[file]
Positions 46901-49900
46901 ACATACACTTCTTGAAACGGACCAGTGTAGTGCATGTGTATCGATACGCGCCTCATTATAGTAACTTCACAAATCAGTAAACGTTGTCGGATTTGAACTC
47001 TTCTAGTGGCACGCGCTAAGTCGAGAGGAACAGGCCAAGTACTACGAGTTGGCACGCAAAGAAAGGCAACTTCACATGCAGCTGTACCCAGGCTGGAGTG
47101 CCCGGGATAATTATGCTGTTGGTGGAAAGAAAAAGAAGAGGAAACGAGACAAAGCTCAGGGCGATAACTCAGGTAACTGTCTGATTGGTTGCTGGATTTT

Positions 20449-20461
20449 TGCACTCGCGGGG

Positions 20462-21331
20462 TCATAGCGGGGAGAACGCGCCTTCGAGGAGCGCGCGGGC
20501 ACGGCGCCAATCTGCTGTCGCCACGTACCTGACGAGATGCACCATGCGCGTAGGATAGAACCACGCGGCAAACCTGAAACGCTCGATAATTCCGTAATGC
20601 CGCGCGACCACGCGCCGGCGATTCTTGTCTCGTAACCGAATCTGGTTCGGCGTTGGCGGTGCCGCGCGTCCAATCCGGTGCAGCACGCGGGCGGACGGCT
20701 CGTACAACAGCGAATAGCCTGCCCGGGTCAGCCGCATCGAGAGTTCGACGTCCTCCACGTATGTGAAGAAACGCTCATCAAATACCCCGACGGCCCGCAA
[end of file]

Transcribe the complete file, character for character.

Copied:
Positions 46901-49900
46901 ACATACACTTCTTGAAACGGACCAGTGTAGTGCATGTGTATCGATACGCGCCTCATTATAGTAACTTCACAAATCAGTAAACGTTGTCGGATTTGAACTC
47001 TTCTAGTGGCACGCGCTAAGTCGAGAGGAACAGGCCAAGTACTACGAGTTGGCACGCAAAGAAAGGCAACTTCACATGCAGCTGTACCCAGGCTGGAGTG
47101 CCCGGGATAATTATGCTGTTGGTGGAAAGAAAAAGAAGAGGAAACGAGACAAAGCTCAGGGCGATAACTCAGGTAACTGTCTGATTGGTTGCTGGATTTT

Positions 20449-20461
20449 TGCACTCGCGGGG

Positions 20462-21331
20462 TCATAGCGGGGAGAACGCGCCTTCGAGGAGCGCGCGGGC
20501 ACGGCGCCAATCTGCTGTCGCCACGTACCTGACGAGATGCACCATGCGCGTAGGATAGAACCACGCGGCAAACCTGAAACGCTCGATAATTCCGTAATGC
20601 CGCGCGACCACGCGCCGGCGATTCTTGTCTCGTAACCGAATCTGGTTCGGCGTTGGCGGTGCCGCGCGTCCAATCCGGTGCAGCACGCGGGCGGACGGCT
20701 CGTACAACAGCGAATAGCCTGCCCGGGTCAGCCGCATCGAGAGTTCGACGTCCTCCACGTATGTGAAGAAACGCTCATCAAATACCCCGACGGCCCGCAA